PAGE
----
Compare that to your current plan. Your $1,900 payments will get that $50k student loan paid off in 2.5 years, and you'll still owe about $150k between the mortgage and your smaller student loan at that point. Like I said earlier, this won't be such a bad position to be in if you plan to move back into your house when your residency is done. But if you don't, the bottom line is that your house in Vermont is not a very good long-term investment as a rental property. This is especially true if you don't live anywhere near there to do repairs yourself. If you don't plan to move back there, get rid of the house and watch your debt disappear.

dadof4

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Re: Reader case study- budget up for review!
« Reply #12 on: October 09, 2013, 07:57:28 PM »
It sure does. She is currently putting a net $400/month into this mortgage that she would not be spending if she sold the house right now. That makes it a cashflow negative investment, by definition.

...the bottom line is that your house in Vermont is not a very good long-term investment as a rental property.
I have to disagree with you as well. As long as the rent covers expenses (interest, taxes, insurance, maintenance) - and it does, with $200 left over, than the $400 are going toward their principle - in effect they are building equity.

Take two scenarios.

1. Sell the house. As you mentioned, this will create a $400 positive cashflow (or closer to $550 if you add average repair and maintenance on the rental).
    With the added $550, she'll repay the student loan in 22 months. While saving the $2450 for the next 6 months, after 28 months she'll have about 15k in equity.
    Assuming house currently costs 210K, and the sale cost her 10%, she'll have another 24k earning her 7% annually, so another 3-4K.
   Total equity - 15+24+3 = 42k


2. Her current plans. The student loan will be repaid in 28 months.  During that time, she would have built 17k equity in her house. The house would have appreciated in value*. At a conservative 3%, that accounts for another 14k in equity!
   If she sold the house at that point, it would be worth 224k, and she would owe 147K on it. If we deduct 10% for the selling cost, we'll get:  224 - 148 - 22 = 54k   So she's 12K richer this way -that's a good incentive to keep the house for now!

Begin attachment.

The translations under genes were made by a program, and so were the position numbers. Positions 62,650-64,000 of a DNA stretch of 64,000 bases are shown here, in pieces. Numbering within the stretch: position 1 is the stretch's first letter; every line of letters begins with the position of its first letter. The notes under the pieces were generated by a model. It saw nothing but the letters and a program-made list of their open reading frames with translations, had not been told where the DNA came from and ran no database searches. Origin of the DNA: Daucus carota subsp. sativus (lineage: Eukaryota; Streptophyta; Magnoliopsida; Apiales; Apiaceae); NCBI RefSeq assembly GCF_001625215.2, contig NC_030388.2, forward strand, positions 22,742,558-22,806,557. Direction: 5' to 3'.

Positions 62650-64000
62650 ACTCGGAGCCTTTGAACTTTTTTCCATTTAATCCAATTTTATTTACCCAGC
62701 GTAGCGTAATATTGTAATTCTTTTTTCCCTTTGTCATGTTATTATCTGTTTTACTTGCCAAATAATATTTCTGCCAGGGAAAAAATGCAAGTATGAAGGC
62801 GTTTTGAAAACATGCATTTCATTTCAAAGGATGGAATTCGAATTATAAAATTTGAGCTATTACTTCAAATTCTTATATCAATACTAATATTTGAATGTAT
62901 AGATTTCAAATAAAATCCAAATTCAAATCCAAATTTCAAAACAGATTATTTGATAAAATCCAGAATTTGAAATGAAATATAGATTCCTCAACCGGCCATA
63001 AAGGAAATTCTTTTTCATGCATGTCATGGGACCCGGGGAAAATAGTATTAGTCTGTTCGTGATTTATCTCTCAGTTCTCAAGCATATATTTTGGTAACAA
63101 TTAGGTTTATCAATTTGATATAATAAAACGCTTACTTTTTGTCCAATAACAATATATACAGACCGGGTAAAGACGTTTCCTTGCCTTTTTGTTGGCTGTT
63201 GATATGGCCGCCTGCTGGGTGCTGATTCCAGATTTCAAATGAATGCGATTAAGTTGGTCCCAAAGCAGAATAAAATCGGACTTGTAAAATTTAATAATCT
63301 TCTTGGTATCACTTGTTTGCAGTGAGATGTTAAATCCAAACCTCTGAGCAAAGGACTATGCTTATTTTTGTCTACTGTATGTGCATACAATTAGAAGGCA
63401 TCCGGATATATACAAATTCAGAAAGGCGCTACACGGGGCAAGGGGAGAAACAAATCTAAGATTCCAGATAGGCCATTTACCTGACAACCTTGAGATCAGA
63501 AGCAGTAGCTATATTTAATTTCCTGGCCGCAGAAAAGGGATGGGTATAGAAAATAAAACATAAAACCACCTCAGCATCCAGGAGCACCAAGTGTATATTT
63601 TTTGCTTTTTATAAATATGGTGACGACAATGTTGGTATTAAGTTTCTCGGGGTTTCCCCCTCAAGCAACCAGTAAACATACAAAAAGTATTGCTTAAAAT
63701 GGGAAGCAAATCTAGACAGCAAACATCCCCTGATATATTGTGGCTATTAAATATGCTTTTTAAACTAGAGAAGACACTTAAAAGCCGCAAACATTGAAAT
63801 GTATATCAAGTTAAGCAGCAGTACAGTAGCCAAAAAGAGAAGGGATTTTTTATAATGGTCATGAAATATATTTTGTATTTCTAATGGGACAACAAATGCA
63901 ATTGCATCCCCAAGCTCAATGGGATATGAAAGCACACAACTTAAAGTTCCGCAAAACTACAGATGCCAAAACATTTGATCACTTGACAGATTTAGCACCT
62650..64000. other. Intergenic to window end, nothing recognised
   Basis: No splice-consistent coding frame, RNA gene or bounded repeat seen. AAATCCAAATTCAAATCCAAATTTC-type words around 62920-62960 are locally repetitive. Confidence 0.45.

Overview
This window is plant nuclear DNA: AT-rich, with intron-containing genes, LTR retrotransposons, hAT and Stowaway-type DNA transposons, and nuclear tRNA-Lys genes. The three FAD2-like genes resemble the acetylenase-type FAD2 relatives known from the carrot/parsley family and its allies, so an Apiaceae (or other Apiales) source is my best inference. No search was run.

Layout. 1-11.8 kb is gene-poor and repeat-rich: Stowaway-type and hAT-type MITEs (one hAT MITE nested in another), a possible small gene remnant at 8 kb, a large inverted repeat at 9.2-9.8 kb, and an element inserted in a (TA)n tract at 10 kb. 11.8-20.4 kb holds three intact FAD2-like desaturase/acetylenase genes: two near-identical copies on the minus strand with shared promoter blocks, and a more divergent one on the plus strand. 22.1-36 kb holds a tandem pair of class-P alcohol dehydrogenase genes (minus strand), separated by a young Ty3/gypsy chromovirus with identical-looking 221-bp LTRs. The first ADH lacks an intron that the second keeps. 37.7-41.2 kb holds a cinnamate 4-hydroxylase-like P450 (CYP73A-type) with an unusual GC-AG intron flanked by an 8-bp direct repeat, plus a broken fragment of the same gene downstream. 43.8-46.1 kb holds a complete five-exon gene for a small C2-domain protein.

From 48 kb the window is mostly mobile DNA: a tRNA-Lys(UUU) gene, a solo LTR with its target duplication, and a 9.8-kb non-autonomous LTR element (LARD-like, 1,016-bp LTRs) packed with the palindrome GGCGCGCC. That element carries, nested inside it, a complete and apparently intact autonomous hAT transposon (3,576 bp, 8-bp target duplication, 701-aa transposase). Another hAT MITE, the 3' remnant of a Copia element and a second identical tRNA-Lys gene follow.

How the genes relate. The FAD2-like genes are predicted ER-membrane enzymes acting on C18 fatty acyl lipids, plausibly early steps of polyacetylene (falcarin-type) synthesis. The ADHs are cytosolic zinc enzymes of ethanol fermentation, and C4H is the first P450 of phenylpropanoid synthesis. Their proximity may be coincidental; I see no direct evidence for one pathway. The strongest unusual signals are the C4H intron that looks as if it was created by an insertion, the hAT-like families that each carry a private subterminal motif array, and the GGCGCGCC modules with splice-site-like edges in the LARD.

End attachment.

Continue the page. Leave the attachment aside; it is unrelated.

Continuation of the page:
If she decides to move back to VT, the incentive is even bigger, since she wouldn't have lost that 22k to realtors and title clerks.

In summary, you're doing well, keep it up!

* Most people who own highly mortgaged property are actually margin dealers in the real estate market. This would scare most people if this were stocks, but is brushed off for real estate. You need to realize you are in a volatile position, even if it's a good decision long term.



« Last Edit: October 09, 2013, 08:25:46 PM by dadof4 »

MichelleD1977

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Re: Reader case study- budget up for review!
« Reply #13 on: October 09, 2013, 08:17:33 PM »
Thanks so much for the input everyone, I appreciate the house debate as we've debated it ourselves. The reason we decided to refinance and not sell is because we have at least a 50% chance of moving back to our house after 2-3 years, the likelihood we will move back to the area even greater (and could possibly rent it for a higher price and manage it ourselves).  We also have very reliable renters who are handymen and take it upon themselves to fix most things.  They will probably stay in the house for at lest 2 years, maybe longer. This makes it easy.  The house is valued at about $220,000 and yes selling would probably come very close to wiping out my debt but then we would have no assets either.  The house has been buiding equity by about 10% a year since my husband bought it 10 years ago for $115,000.  I've considered it might be smart to have as a rental property even after the 15 year mortgage is paid off.  All that number crunching gives me a headache but it seems at least some folks think it was the right decision.

I agree we need to move to a cheaper rental.  We rented this place from a friend of a friend from VT and it was nice to have a home to come to.  It's a BEAUTIFUL little house need the University (hence the high rent) and walking distance for my husband, so it is very convenient.  There are perfectly acceptable houses to rent elsewhere that are cheaper, though, so I am sure one of those is in our future.

Thanks so much for the advice on how to budget more, cut more expenses.  This is our first attempt at actually tracking our spending, so I need to break my husband (and probably myself!) in a bit.  Maybe it will be a good New-Years project to evaluate our "misc" budget and get more concrete about it.   

MichelleD1977

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Re: Reader case study- budget up for review!
« Reply #14 on: October 09, 2013, 08:19:31 PM »
I forgot to say that the mortgage payment includes our taxes, which are about $200-300 a month.